Government officials and business leaders hoping to create a regional industrial recruitment organization were dealt a major setback Wednesday when the plan was torpedoed by a faction of Richmond County officials during a sometimes contentious two-hour meeting.
The summit between leaders from Richmond and Columbia counties yielded no consensus on the plan to create a public-private Augusta Regional Partnership that would take over economic development functions previously handled by the Augusta Metro Chamber of Commerce.
The partnership, which also would include Burke County, was pitched as a vehicle to allow the area's business community to fund a nonpolitical organization to market the three-county region to new business and industry.
Under the concept, once a prospective company decides on a specific location, it would be referred to development officials in that county to seal the deal.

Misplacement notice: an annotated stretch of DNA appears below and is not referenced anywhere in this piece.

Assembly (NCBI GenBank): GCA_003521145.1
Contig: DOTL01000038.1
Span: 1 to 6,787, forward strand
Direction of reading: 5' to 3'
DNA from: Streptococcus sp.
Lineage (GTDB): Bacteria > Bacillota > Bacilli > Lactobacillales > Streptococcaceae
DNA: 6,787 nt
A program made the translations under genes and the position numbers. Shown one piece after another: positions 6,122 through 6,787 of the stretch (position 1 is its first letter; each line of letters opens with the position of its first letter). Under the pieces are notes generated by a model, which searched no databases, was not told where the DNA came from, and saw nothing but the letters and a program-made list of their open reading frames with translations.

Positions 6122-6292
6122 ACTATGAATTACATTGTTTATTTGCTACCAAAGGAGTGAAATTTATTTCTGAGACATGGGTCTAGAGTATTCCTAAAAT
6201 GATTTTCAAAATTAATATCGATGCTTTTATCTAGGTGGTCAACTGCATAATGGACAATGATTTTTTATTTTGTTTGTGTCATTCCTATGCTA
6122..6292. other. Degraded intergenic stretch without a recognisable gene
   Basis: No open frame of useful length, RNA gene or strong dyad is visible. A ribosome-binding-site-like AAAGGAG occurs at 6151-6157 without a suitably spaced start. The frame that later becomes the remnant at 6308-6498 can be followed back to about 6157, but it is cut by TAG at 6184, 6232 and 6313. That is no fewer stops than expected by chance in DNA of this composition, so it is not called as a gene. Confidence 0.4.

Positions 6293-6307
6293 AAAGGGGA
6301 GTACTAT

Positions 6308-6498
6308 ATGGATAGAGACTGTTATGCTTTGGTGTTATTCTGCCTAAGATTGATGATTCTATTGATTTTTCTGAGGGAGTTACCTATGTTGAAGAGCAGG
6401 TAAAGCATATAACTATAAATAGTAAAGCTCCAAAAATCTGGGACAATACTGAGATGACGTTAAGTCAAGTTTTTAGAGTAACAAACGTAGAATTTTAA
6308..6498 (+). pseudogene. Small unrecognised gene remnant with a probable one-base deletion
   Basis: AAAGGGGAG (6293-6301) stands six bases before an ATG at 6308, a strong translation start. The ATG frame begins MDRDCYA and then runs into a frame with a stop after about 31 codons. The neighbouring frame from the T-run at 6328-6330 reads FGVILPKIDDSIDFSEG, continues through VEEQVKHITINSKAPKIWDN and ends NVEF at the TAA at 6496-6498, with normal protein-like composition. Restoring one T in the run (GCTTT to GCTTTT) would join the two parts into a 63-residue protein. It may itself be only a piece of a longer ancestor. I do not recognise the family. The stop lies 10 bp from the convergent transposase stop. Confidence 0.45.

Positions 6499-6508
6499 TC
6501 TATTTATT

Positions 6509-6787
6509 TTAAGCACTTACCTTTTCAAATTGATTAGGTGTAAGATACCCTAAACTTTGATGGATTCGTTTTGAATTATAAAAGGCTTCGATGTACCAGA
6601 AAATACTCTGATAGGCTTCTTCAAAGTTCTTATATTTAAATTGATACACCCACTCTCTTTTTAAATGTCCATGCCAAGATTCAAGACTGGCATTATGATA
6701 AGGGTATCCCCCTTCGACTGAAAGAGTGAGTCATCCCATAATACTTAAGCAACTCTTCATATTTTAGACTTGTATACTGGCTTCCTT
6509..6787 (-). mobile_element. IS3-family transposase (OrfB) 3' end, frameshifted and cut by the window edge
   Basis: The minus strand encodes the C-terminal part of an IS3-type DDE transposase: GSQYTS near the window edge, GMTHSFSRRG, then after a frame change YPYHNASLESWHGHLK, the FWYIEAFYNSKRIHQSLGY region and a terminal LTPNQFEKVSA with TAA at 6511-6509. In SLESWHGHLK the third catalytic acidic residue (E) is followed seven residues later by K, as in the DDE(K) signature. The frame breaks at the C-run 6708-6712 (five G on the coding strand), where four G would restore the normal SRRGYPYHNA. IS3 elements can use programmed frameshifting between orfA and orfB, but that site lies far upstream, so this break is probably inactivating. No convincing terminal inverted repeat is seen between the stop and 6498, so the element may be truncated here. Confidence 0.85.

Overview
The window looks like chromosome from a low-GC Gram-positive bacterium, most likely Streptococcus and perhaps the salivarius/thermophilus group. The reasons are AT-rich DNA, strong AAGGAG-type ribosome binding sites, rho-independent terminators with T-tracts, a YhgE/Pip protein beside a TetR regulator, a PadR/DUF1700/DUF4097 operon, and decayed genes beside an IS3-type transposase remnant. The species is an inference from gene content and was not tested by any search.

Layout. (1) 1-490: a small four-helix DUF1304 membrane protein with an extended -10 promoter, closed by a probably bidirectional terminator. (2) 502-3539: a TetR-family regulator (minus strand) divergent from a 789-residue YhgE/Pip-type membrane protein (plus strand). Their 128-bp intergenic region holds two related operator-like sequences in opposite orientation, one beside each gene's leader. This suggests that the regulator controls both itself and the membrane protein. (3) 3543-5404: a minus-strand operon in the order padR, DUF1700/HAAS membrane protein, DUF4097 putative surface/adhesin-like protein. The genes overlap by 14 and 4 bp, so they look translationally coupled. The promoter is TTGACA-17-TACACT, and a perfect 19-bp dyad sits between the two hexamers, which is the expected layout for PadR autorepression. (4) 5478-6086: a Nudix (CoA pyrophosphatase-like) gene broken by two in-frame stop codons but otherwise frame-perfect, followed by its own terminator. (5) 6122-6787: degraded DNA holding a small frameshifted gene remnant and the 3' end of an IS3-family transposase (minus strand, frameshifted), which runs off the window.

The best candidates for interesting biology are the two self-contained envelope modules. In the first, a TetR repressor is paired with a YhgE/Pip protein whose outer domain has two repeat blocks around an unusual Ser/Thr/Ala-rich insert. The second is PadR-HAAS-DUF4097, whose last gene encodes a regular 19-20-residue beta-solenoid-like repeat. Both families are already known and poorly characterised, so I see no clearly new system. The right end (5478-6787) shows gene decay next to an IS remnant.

In the first half-hour of the meeting, attendees said in opening statements that cross-county cooperation is vital to improving the metro area's economy.
However, discussion became heated when the regional partnership's chief opponent, Richmond County Development Authority Chairman Loren Perry, characterized the plan as a "Trojan horse" attempt by the Augusta Metro chamber to get back into economic development and grab the "purse strings of all three counties."
"I can assure you this meeting is not about economic development and regionalism," he said.
The Augusta Metro chamber was for years the marketing agency for Richmond, Columbia and Burke counties.
The counties funded portions of the chamber's economic developers' salaries while larger contributions from area corporations, through the chamber's 10-year, $6.3 million Forward Together fund-raiser, paid for everything else.
But internal strife during the administration of then-President James West, who resigned in 2002, convinced chamber board members that the region needed a model for economic development that took the chamber out of the picture.
The Augusta Regional Partnership plan is based on models used by Richmond, Va., and Green-ville, S.C., and was crafted nearly a year ago by government and business leaders from both counties.